Which means, of course, that when the marketing department asks for something, the IT department will think it means something else.
In my experience, this usually arises when a company’s web presence is the point of discussion. This is the ultimate tug-of-war: marketing needs the freedom to do what they need to do to their job, and IT sees this as something they need to own and support. Almost invariably, it ends up getting messy, and the marketing department ends up subservient to the IT department.
Now, before all you geeks out there cheer for this apparent victory, this is a bad thing. As alluded to above, IT departments do not understand marketing needs. What IT departments see is a need to keep things in line with supported standards, and keep costs to a minimum. This misunderstanding has been lampooned many times in cartoon, often sending those in the industry to nod their heads sadly at the truth.
Consider the following scenario: Marketing has a project that will raise awareness for a new product. Their budget allows for about two weeks of work, and will have a one year lifespan. They want to really reach out to Gen Y as a primary audience. When Marketing and IT see these rough requirements, they’ll each see something different:
|Marketing View||IT View|
|Project Need||Microsite to support a new sales campaign||Update to the website|
|Deadline||Two weeks||“When it’s ready”|
|Content Management||Simple, easy, something an intern could use||Corporate standard implementation (large, usually unwieldy and expensive)|
|Creative vision||Rich media that engages user with branding and product||Flat HTML works best with the corporate standard|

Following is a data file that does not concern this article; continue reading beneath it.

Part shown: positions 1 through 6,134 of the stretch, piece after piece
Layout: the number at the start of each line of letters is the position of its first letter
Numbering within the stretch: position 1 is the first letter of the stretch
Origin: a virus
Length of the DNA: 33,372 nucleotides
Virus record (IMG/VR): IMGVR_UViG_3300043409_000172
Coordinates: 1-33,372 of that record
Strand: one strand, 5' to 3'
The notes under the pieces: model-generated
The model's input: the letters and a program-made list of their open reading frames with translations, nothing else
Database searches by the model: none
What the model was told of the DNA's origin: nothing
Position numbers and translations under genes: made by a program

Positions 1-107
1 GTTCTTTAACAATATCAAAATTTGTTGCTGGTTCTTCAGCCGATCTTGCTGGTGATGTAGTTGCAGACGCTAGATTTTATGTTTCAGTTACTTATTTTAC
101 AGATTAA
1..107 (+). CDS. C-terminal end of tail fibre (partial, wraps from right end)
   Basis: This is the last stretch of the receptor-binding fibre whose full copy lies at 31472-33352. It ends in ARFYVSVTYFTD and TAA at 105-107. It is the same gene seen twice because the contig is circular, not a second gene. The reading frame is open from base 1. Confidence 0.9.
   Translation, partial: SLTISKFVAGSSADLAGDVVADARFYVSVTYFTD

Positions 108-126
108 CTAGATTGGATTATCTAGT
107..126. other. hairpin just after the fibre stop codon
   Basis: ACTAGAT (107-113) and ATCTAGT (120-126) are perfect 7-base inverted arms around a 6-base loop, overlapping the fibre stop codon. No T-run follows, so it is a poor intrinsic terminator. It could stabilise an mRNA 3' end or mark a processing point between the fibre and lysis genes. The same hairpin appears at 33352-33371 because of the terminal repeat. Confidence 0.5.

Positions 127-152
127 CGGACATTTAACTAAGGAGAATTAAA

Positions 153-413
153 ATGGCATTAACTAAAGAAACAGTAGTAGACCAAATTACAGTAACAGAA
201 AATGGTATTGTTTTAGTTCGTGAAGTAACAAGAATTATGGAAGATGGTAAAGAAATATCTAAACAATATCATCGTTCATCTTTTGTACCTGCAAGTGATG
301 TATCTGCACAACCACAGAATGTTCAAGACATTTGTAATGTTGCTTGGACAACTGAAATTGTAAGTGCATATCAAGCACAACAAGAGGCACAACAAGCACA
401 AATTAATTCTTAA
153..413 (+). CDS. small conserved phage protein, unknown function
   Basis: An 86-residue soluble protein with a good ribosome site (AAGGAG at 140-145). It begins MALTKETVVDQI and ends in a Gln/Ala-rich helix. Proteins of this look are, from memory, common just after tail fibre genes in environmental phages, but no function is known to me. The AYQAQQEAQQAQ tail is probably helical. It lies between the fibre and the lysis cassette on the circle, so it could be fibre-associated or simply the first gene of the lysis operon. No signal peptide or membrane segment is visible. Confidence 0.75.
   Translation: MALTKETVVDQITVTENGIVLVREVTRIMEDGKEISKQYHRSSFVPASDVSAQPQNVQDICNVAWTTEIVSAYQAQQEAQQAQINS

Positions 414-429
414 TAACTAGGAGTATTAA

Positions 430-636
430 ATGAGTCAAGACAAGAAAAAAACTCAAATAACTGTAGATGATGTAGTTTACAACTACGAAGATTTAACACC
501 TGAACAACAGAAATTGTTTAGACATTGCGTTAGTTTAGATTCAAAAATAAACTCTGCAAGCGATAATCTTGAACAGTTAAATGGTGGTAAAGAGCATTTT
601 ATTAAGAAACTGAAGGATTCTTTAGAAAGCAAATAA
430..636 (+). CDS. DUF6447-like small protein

There’s two places where IT falls short: understanding the creative aspect of marketing, and the need for flexibility. Marketing campaigns are highly creative, by sheer necessity — remove the creativity, and all you have is a message without hooks. The flexibility allow marketing to react to need, as well as attempt strategies to better broadcast a message. Such flexibility flies in the face of most standards, which strive for stringent consistency.
In other words, marketing is not something an IT department should ever want to understand. I assure you, it can make your head hurt.
So what are we left with? In my view, keep IT doing what IT does best: supporting the internal infrastructure of a company, and staying out of the website game.
As for the website, it should never live with the company (unless the company itself is geared utterly around its website, but that also changes the game entirely). The website should live at an external location with a third-party hosting vendor. There are thousands to choose from in all sizes, shapes, securities, and softwares. You do this because you don’t want to have to deal with the infrastructure of a website that supports your business (either directly or indirectly), and because it allows a marketing department to do things that would scare the bejeebus out of an IT team.
So, dear IT friends, do yourselves a favour: if someone ever tries to suggest you take on the task of managing the company’s website projects, do yourselves a favour: run. And leave behind a note with the five hosting sales reps who cold-called you last month.